Sharing Some Gnarly Trees

Recently, one of the lady bloggers from Sweden whom I follow posted a photo of a gnarly tree. Her beautiful blog consists of only photos. Landscapes, architecture, street scenes, manhole covers (lots of those), her pooch, and food. She often includes instructions for preparing the dish she shows on her blog. She includes a description in her native tongue and an English translation. She seems like a fun lady.

When I took a trip to Arizona to visit my daughter and grandson last year, we went to the Grand Canyon. On the south rim, we saw vistas that take your breath away. But the terrain we walked also boasted some sights we could actually touch.

Gnarly trees, for instance. And tiny yellow flowers growing in the hard and rocky soil. It was quite beautiful.

My Swedish friend suggested I share on my blog the shots I snagged of gnarly trees at the Grand Canyon. So here are a couple of them.

Now you should mosey over to inte fan gor det det and see what she’s got going on today. If you like, you can take a look at her gnarly tree too, the post titled “En Underbar Vinterdag.”

Leave her a comment and let her know you stopped by. Tell her Paula from The Fruitful Life sent you.

And be a blessing to someone today.

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Photos In “Frames”

Tyler is a photographer whose blog I follow. His shots almost always feature trees or at least some aspect of nature. Lots of leaves, stones, logs, and lichen. You should go there and take a look at The Ancient Eavesdropper.

His most recent photo challenge was to frame our shots in an interesting way. I’m by no means as good as Tyler, but I like to fool around with the Fuji and see what I can come up with. I’ve been meaning to take some pictures by the Kalamazoo River near downtown in my fair city. The river’s usually pretty quiet there, but the critters can be lively. Last night I stopped on my way home as the sun was setting. These are what I captured.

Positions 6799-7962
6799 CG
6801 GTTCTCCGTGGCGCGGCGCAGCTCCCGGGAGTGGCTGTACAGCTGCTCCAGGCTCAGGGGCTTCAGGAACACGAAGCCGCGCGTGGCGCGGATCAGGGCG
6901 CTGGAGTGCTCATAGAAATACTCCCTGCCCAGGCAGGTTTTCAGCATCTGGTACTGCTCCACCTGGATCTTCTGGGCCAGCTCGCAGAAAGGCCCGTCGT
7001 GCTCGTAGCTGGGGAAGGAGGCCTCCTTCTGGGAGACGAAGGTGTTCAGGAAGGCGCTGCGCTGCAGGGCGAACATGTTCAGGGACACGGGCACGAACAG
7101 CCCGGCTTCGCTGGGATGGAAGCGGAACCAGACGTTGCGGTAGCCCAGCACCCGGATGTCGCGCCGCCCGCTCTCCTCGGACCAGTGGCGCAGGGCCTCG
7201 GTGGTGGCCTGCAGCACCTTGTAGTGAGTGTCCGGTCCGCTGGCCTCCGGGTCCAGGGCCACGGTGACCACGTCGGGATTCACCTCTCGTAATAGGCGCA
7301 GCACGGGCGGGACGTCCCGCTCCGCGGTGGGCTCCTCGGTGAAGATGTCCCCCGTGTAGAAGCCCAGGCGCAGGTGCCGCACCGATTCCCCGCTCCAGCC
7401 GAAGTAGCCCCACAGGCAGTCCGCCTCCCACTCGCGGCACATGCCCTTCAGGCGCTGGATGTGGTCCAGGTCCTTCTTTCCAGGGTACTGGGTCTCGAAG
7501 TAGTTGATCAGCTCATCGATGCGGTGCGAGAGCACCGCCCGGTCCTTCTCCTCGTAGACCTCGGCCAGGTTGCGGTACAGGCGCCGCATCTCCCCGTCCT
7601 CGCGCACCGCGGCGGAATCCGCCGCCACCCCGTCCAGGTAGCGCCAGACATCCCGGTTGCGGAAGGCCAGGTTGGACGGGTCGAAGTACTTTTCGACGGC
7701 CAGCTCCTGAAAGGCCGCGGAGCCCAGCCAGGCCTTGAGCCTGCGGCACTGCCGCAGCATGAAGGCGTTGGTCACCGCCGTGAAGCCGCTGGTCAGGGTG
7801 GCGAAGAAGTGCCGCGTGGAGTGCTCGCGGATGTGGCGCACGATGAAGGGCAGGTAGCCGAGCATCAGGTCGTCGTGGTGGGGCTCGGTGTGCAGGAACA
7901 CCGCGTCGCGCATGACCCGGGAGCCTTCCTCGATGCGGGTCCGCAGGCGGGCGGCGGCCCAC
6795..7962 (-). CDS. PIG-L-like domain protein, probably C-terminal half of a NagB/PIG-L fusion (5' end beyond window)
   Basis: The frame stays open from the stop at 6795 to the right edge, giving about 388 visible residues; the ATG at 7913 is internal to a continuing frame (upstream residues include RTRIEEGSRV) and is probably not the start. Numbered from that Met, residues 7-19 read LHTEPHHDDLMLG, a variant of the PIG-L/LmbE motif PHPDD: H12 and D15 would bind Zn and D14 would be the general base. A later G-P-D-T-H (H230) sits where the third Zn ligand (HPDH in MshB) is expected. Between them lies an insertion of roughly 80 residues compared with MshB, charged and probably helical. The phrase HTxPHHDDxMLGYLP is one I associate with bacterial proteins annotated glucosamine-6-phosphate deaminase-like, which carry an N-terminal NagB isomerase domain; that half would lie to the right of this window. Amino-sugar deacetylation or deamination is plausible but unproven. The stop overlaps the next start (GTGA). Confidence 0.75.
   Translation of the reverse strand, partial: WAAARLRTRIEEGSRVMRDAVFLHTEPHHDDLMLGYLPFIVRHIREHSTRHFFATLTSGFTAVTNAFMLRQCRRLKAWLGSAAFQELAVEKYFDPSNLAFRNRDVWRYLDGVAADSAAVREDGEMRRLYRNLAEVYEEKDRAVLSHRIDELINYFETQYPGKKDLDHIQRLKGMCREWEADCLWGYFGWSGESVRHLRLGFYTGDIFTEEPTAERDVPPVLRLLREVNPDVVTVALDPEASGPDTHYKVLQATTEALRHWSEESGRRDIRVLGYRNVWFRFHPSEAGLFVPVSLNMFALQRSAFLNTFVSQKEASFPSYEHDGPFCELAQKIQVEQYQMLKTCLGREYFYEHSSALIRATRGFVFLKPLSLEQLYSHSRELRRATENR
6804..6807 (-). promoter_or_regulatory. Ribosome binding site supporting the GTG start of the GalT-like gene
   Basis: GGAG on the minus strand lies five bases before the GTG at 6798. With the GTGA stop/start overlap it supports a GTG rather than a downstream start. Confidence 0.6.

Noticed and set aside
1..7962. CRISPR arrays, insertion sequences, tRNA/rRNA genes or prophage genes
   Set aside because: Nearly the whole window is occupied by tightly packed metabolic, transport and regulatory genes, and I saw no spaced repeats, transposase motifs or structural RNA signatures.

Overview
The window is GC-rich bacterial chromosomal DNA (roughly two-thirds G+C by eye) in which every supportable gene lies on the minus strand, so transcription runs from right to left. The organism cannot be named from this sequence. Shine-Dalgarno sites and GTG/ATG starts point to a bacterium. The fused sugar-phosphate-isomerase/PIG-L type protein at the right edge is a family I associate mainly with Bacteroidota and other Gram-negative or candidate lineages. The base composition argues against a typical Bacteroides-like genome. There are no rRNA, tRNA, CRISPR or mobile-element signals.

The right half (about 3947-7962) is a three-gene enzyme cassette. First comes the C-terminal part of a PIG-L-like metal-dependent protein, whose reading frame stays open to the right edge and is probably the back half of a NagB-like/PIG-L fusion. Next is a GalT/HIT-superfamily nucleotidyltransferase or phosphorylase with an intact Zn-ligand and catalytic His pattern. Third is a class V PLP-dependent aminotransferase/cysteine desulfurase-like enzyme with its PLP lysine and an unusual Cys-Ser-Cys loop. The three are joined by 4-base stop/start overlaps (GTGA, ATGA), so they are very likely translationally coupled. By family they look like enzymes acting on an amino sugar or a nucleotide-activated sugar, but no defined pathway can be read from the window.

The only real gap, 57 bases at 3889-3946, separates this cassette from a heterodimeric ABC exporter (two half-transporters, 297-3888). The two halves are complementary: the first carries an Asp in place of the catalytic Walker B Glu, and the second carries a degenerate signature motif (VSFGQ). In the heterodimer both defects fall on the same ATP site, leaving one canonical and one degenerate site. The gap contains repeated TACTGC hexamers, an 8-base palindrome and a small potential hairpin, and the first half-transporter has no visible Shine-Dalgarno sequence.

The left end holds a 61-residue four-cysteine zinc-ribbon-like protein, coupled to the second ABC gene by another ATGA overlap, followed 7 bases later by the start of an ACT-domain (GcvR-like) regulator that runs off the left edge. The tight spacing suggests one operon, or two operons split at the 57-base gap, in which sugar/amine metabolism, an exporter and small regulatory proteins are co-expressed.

Canada geese flock all over here. Some even stay in winter if they can find food.

ducks framed 2

Looking northwest to the Hart-Dole-Inouye Federal Center, I took this long gander at a lone park bench (pun intended).

Fed Center framed

A lamp post ‘tunnel’ and a pattern in the railings frequently seen in Cereal City.

lampost tunnel

The path goes both ways and I thought of Robert Frost and that road less traveled.

lampost center framed

Next time I take the camera down to the river, I believe I’ll try early morning when the sun is on the other side of these same scenes. Perhaps I’ll even wait for December and venture out in the snow.

Be a blessing to somone today.

Turrets of the Castle

Today’s challenge was easy as far as selecting a subject. Not so easy getting the shot since this home sits on a busy street corner. My favorite elements of the structure, which we call The Castle, are the turrets. People live in the house, but probably feel like they’re in a tourist attraction. If you have friends visiting, it’s customary to drive by with them so they can see it too.

The Castle Architecture

Castles are cool. And I’ve liked dwellings made of stone since I was a child. This home sits in one of the historic neighborhoods of our fair city.